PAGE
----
Myers (1976) analyzes an experiment reported by Frankel (1961) aimed at maximizing the yield of mercaptobenzothiazole (MBT) by varying processing time and temperature. Myers (1976) uses a two-factor model in which the estimated surface does not have a unique optimum. A ridge analysis is used to determine the region in which the optimum lies. The objective is to find the settings of time and temperature in the processing of a chemical that maximize the yield. The following statements produce Output 87.1.1 through Output 87.1.5:

data d; input Time Temp MBT; label Time = "Reaction Time (Hours)" Temp = "Temperature (Degrees Centigrade)" MBT = "Percent Yield Mercaptobenzothiazole"; datalines; 4.0 250 83.8 20.0 250 81.7 12.0 250 82.4 12.0 250 82.9 12.0 220 84.7 12.0 280 57.9 12.0 250 81.2 6.3 229 81.3 6.3 271 83.1 17.7 229 85.3 17.7 271 72.7 4.0 250 82.0 ;

ods graphics on; proc rsreg data=d plots=(ridge surface); model MBT=Time Temp / lackfit; ridge max; run; ods graphics off;

Output 87.1.1 displays the coding coefficients for the transformation of the independent variables to lie between –1 and 1 and some simple statistics for the response variable.

Output 87.1.2 shows that the lack of fit for the model is highly significant. Since the quadratic model does not fit the data very well,
firm statements about the underlying process should not be based only on the current analysis. Note from the analysis of variance
for the model that the test for the time factor is not significant. If further experimentation is undertaken, it might be
best to fix `Time`

at a moderate to high value and to concentrate on the effect of temperature. In the actual experiment discussed here, extra
runs were made that confirmed the results of the following analysis.

Output 87.1.2: Analyses of Variance

Parameter | DF | Estimate | Standard Error |
t Value | Pr > |t| | Parameter Estimate from Coded Data |
---|---|---|---|---|---|---|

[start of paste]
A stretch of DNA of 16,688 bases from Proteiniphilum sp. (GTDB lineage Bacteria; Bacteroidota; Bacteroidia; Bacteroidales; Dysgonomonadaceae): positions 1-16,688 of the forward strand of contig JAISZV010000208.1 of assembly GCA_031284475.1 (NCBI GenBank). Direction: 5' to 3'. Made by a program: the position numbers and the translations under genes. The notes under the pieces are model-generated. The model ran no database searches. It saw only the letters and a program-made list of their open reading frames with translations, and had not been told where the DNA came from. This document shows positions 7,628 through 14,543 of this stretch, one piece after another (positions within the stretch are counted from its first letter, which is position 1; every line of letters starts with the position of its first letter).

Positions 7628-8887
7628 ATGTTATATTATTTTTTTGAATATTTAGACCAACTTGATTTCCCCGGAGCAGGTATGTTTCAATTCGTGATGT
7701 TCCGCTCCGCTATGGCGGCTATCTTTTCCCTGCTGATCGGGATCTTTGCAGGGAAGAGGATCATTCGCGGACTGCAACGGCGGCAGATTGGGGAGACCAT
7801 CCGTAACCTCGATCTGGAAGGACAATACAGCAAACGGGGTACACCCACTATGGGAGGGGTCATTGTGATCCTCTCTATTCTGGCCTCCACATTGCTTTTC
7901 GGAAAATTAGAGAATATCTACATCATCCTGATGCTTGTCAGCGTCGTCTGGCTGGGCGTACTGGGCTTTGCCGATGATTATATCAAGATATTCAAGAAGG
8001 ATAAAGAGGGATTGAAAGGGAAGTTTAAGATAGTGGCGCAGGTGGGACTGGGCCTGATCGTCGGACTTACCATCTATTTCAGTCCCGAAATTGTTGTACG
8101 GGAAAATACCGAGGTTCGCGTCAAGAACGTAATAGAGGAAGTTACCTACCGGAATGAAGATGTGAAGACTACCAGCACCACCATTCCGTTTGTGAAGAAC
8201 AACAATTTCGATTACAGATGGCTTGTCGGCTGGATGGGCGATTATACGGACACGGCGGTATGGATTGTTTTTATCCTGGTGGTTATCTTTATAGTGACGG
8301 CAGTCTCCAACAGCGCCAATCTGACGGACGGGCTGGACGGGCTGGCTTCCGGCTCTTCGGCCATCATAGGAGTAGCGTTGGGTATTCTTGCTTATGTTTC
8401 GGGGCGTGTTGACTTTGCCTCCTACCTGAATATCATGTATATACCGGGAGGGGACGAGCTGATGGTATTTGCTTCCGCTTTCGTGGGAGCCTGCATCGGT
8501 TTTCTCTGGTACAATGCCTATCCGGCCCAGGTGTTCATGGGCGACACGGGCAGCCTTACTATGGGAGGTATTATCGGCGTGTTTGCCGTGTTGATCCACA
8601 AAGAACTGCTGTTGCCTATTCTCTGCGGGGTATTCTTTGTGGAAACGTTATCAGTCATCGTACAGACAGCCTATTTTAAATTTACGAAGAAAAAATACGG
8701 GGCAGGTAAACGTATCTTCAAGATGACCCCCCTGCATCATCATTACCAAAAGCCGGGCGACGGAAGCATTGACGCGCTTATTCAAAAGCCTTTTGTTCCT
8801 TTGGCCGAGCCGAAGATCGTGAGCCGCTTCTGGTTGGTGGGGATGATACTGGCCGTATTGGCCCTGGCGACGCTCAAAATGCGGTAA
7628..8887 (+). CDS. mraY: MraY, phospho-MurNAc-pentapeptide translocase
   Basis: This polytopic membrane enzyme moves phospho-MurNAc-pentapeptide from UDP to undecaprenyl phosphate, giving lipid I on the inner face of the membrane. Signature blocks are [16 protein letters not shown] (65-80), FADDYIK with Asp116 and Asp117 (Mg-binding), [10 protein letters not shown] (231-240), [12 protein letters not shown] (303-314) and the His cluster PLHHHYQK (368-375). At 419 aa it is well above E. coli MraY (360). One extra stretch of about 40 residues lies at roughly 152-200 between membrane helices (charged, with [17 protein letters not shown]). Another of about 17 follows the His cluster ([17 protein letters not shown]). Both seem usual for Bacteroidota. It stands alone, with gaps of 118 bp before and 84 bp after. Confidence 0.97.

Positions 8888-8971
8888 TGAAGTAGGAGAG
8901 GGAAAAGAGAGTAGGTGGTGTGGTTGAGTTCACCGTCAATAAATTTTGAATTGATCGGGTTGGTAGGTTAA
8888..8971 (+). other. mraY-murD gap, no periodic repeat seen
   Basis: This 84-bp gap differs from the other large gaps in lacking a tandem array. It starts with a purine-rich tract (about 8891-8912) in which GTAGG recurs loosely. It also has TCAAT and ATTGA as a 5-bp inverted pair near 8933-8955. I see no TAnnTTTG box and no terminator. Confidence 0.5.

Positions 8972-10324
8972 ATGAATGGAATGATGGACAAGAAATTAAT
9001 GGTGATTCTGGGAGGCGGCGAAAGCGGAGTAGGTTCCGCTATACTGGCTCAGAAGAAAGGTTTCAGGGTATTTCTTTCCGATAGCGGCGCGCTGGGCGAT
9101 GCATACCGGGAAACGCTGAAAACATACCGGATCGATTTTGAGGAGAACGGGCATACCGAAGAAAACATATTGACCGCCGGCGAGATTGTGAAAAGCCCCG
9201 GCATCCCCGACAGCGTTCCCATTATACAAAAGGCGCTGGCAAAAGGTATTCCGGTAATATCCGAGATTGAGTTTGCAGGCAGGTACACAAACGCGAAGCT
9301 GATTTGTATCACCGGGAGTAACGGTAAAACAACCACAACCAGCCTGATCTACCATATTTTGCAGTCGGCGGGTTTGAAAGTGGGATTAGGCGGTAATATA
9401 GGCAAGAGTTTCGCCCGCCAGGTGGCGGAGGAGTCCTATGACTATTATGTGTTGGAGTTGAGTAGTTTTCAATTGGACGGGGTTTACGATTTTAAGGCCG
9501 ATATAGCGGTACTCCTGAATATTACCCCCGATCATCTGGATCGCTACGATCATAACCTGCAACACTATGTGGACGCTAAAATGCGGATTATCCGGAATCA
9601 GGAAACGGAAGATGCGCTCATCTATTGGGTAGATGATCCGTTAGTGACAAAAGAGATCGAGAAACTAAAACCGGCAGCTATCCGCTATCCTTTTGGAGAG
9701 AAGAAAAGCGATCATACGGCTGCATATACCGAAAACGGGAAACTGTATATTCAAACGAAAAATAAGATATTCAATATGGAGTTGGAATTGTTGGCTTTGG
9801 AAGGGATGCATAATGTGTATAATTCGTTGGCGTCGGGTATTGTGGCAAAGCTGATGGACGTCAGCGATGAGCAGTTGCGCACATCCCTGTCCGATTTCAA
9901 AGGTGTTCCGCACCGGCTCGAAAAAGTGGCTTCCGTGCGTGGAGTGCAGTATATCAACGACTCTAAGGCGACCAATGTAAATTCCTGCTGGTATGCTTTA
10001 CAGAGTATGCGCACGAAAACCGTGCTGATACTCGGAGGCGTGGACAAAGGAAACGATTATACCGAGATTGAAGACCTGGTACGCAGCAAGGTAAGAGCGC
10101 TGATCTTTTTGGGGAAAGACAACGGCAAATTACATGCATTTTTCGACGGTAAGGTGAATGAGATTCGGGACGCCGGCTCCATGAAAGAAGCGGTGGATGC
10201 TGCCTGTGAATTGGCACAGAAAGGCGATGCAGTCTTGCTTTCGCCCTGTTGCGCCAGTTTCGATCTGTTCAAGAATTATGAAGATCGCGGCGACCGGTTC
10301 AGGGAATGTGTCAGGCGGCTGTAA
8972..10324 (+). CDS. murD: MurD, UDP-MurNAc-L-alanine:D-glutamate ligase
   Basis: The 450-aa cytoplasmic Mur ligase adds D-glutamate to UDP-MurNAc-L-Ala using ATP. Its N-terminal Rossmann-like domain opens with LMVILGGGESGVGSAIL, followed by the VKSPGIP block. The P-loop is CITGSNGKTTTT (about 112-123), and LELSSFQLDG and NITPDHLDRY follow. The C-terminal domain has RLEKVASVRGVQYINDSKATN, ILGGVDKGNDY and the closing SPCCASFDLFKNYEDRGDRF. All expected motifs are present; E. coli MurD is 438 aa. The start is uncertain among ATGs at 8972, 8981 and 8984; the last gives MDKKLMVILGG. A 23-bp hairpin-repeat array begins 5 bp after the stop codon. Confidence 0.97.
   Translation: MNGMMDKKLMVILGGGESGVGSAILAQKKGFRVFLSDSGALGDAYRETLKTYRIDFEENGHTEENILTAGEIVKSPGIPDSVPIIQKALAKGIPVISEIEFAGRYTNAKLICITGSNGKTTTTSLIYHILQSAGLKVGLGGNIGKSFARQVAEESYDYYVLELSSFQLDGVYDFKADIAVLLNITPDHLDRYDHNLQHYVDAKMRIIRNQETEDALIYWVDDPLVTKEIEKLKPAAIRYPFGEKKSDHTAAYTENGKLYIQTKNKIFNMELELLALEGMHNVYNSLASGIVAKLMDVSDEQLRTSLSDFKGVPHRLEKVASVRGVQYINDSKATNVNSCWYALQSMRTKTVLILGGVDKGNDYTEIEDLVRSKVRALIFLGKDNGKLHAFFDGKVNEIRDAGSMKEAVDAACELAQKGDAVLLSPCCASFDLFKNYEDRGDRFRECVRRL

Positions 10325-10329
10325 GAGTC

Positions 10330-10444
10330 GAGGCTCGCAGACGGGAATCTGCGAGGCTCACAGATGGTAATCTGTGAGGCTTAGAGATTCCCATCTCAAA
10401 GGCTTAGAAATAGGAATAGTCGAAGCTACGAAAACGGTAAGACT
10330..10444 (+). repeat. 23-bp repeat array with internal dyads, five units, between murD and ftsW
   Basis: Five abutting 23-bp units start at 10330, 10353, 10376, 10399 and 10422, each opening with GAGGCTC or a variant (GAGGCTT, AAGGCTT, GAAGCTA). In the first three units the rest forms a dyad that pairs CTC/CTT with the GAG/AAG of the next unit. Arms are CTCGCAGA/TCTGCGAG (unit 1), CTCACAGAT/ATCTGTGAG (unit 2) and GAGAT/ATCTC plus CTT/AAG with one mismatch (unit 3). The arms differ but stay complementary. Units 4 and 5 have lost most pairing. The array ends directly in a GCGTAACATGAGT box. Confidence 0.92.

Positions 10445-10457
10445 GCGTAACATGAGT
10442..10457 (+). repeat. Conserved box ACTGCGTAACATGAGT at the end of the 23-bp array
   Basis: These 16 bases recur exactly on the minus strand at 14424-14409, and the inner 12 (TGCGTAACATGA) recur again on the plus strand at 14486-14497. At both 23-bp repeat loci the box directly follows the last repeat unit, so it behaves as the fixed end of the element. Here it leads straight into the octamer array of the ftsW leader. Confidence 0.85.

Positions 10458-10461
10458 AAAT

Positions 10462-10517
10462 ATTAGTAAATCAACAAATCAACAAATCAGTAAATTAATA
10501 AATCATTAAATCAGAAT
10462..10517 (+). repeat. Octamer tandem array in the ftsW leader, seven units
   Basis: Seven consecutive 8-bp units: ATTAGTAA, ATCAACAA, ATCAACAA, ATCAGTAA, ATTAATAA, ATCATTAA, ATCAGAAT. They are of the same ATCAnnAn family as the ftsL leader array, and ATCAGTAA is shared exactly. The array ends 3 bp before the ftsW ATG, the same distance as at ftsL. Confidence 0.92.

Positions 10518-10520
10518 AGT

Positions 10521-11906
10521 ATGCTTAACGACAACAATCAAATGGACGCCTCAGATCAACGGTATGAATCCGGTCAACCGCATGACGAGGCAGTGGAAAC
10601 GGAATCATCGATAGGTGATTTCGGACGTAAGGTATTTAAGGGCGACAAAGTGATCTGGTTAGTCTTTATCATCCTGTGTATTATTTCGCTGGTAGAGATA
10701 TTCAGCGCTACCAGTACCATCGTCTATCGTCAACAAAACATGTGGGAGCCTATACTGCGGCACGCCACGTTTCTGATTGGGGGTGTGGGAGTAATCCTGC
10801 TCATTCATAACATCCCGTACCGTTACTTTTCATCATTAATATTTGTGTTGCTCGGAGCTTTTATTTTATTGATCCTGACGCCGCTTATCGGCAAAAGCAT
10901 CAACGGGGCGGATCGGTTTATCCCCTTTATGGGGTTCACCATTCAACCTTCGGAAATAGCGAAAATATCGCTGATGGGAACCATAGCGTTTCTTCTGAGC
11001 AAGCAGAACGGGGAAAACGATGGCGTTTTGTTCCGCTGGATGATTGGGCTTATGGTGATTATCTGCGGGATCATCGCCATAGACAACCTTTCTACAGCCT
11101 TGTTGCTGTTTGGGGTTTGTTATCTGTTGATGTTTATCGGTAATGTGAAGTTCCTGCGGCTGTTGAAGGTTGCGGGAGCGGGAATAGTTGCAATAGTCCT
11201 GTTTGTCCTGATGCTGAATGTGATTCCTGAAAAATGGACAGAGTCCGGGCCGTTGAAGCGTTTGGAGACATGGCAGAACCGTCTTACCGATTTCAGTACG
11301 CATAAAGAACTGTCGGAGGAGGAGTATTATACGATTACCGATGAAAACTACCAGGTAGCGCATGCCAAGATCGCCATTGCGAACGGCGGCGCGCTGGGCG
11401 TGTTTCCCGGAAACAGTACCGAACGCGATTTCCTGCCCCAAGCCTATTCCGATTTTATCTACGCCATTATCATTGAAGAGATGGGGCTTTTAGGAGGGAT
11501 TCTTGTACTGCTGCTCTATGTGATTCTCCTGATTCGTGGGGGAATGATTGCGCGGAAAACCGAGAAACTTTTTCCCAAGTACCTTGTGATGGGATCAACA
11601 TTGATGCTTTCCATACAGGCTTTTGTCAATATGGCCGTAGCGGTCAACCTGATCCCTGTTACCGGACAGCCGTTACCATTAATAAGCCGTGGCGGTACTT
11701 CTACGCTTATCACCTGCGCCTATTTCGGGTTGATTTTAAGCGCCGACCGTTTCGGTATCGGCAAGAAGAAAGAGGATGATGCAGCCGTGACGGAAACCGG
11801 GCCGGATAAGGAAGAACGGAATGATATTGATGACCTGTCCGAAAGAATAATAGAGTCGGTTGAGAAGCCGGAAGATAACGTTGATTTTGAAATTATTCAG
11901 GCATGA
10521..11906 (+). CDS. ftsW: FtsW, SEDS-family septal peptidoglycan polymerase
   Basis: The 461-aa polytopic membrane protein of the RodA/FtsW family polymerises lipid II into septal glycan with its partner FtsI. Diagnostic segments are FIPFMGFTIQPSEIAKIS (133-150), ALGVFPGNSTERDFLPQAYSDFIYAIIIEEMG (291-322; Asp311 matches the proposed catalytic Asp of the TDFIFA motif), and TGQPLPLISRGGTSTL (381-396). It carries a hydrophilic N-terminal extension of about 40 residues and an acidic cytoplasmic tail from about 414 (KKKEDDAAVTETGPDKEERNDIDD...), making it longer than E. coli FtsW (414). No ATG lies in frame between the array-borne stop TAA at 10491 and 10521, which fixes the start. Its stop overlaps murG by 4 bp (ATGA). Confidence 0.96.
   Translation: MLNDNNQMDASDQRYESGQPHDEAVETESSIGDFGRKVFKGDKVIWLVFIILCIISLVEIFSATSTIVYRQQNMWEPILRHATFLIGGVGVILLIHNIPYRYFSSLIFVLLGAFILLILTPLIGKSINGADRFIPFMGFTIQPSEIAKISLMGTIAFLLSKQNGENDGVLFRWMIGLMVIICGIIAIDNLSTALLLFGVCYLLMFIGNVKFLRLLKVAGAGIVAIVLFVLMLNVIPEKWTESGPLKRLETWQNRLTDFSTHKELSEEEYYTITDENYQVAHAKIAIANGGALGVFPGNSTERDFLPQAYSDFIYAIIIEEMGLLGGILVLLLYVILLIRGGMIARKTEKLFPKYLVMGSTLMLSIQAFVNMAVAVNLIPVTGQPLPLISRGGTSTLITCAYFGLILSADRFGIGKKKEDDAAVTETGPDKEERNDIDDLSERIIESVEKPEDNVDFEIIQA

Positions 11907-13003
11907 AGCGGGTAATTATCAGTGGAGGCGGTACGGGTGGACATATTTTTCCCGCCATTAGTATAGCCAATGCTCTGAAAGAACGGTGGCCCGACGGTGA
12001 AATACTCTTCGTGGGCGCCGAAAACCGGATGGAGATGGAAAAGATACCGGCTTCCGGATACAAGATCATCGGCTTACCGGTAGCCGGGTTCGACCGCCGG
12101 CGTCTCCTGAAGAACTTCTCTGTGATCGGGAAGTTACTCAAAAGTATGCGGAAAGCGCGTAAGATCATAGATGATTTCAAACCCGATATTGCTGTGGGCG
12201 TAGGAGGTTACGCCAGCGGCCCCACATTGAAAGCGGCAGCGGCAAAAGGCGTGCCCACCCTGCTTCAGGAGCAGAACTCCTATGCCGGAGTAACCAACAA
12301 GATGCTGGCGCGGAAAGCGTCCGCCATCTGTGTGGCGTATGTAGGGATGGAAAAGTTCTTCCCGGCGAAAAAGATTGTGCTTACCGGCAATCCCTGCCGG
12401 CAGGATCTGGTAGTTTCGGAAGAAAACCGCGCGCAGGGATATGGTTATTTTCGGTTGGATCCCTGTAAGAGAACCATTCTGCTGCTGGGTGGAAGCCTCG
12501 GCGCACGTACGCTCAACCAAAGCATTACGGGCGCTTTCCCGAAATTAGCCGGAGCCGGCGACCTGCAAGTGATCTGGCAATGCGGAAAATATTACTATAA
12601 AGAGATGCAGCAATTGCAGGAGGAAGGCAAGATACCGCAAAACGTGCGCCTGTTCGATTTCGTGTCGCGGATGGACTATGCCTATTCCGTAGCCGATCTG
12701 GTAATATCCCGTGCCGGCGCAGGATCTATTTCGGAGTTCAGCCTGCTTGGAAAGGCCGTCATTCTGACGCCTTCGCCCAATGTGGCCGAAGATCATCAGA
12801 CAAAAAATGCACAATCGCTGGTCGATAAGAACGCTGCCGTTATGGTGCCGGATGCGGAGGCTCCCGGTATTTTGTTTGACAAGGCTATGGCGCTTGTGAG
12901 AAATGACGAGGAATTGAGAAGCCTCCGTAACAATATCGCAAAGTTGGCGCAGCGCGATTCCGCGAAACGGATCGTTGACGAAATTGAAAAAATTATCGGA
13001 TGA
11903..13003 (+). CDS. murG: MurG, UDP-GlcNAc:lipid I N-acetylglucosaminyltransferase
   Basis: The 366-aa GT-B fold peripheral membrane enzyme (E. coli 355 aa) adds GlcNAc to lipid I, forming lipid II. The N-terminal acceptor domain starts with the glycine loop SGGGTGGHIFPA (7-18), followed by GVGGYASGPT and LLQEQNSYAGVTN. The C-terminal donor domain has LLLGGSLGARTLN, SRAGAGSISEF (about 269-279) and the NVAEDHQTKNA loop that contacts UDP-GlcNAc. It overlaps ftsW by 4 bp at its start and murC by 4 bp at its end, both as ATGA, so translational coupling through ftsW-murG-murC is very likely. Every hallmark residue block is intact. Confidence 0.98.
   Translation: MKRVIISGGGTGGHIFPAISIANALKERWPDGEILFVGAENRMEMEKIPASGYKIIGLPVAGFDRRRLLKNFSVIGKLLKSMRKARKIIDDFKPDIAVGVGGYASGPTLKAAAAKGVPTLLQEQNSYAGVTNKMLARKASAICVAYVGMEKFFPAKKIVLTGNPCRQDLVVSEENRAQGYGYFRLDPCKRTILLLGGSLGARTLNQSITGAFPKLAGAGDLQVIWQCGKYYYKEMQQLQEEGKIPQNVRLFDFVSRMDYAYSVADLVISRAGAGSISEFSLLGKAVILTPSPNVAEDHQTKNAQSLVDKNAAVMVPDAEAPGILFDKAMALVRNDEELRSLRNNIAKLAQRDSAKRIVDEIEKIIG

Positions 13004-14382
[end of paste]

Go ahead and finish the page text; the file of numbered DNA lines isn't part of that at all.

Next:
Intercept | 1 | -545.867976 | 277.145373 | -1.97 | 0.0964 | 82.173110 |

Time | 1 | 6.872863 | 5.004928 | 1.37 | 0.2188 | -1.014287 |

Temp | 1 | 4.989743 | 2.165839 | 2.30 | 0.0608 | -8.676768 |

Time*Time | 1 | 0.021631 | 0.056784 | 0.38 | 0.7164 | 1.384394 |

Temp*Time | 1 | -0.030075 | 0.019281 | -1.56 | 0.1698 | -7.218045 |

Temp*Temp | 1 | -0.009836 | 0.004304 | -2.29 | 0.0623 | -8.852519 |

The canonical analysis (Output 87.1.3) indicates that the predicted response surface is shaped like a saddle. The eigenvalue of 2.5 shows that the valley orientation
of the saddle is less curved than the hill orientation, with an eigenvalue of –9.99. The coefficients of the associated eigenvectors
show that the valley is more aligned with `Time`

and the hill with `Temp`

. Because the canonical analysis resulted in a saddle point, the estimated surface does not have a unique optimum.

However, the ridge analysis in Output 87.1.4 and the ridge plot in Output 87.1.5 indicate that maximum yields result from relatively high reaction times and low temperatures. A contour plot of the predicted response surface, shown in Output 87.1.5, confirms this conclusion.

Output 87.1.4: Ridge Analysis

Estimated Ridge of Maximum Response for Variable MBT: Percent Yield Mercaptobenzothiazole | ||||
---|---|---|---|---|

Coded Radius | Estimated Response | Standard Error |
Uncoded Factor Values | |

Time | Temp | |||

0.0 | 82.173110 | 2.665023 | 12.000000 | 250.000000 |

0.1 | 82.952909 | 2.648671 | 11.964493 | 247.002956 |

0.2 | 83.558260 | 2.602270 | 12.142790 | 244.023941 |

0.3 | 84.037098 | 2.533296 | 12.704153 | 241.396084 |

0.4 | 84.470454 | 2.457836 | 13.517555 | 239.435227 |

0.5 | 84.914099 | 2.404616 | 14.370977 | 237.919138 |

0.6 | 85.390012 | 2.410981 | 15.212247 | 236.624811 |

0.7 | 85.906767 | 2.516619 | 16.037822 | 235.449230 |

0.8 | 86.468277 | 2.752355 | 16.850813 | 234.344204 |

0.9 | 87.076587 | 3.130961 | 17.654321 | 233.284652 |

1.0 | 87.732874 | 3.648568 | 18.450682 | 232.256238 |